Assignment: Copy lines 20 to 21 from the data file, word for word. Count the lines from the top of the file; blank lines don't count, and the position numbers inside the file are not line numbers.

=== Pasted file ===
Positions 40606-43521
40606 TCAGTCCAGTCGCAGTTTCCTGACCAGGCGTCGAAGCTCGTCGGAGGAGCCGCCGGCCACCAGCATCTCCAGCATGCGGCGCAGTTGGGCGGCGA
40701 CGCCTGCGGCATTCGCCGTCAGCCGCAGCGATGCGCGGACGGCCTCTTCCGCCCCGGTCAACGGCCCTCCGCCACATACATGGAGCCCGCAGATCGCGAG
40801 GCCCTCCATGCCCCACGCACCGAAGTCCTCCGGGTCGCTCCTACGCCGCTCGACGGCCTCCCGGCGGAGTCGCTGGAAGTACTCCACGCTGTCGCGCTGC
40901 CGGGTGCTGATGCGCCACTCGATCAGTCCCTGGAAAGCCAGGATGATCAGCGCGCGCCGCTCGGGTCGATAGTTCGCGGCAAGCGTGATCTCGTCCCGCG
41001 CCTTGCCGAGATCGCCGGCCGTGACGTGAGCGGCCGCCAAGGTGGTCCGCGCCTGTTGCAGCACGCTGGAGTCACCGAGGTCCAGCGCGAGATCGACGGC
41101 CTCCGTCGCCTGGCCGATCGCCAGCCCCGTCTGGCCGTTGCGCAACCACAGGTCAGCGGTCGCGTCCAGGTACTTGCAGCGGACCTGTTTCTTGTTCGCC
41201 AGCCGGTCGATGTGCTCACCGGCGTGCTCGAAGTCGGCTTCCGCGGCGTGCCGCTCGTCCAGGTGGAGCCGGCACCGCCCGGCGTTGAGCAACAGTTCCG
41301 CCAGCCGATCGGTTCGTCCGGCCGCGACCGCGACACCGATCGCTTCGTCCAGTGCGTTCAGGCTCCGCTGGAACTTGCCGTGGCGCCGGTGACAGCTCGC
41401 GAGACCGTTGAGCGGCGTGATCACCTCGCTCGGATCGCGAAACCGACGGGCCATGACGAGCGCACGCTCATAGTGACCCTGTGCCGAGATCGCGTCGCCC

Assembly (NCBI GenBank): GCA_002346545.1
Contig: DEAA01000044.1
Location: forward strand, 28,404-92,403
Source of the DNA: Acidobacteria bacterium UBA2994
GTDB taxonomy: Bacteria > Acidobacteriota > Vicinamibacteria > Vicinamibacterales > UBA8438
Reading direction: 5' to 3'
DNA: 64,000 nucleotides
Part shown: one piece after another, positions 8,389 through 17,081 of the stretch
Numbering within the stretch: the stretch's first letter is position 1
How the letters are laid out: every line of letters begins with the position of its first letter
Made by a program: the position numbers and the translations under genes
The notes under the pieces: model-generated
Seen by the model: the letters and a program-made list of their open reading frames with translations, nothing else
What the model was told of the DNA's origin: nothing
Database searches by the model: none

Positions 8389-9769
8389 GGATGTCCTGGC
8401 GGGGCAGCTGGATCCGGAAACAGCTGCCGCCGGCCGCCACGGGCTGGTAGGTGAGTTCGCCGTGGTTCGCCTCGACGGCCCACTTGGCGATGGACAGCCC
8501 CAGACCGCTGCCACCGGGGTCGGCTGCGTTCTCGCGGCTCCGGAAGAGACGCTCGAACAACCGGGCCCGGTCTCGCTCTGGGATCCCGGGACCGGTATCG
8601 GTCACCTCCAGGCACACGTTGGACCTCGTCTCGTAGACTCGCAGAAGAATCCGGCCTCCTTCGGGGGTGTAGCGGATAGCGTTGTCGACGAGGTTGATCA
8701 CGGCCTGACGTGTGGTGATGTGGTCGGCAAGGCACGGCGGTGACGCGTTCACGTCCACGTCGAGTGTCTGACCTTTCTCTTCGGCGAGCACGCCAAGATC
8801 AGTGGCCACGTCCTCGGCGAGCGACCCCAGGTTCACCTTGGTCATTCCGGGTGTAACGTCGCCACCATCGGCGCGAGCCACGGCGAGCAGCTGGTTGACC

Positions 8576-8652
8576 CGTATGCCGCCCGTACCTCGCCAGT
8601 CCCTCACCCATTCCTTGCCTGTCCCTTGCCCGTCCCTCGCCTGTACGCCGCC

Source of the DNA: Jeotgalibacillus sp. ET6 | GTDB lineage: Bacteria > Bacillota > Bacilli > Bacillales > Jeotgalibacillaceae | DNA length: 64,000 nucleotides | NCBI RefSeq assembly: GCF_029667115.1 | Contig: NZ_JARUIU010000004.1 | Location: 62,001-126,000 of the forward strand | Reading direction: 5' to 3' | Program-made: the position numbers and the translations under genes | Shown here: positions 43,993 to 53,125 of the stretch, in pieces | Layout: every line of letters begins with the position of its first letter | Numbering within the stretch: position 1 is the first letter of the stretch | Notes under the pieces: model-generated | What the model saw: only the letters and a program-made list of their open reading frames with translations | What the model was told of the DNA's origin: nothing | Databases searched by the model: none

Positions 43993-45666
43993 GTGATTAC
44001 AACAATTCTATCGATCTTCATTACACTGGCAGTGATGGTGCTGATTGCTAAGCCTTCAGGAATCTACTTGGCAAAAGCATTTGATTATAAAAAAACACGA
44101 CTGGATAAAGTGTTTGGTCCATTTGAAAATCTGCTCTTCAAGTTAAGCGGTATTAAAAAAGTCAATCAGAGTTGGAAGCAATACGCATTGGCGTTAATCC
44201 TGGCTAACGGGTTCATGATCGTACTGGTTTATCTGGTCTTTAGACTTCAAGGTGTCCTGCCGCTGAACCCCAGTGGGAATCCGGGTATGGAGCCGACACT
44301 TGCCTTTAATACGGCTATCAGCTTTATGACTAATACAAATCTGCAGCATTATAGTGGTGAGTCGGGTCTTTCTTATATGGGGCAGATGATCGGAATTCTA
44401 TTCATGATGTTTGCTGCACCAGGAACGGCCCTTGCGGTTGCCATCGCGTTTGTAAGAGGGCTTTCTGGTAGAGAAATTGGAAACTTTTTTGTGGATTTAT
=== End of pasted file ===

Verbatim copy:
How the letters are laid out: every line of letters begins with the position of its first letter
Made by a program: the position numbers and the translations under genes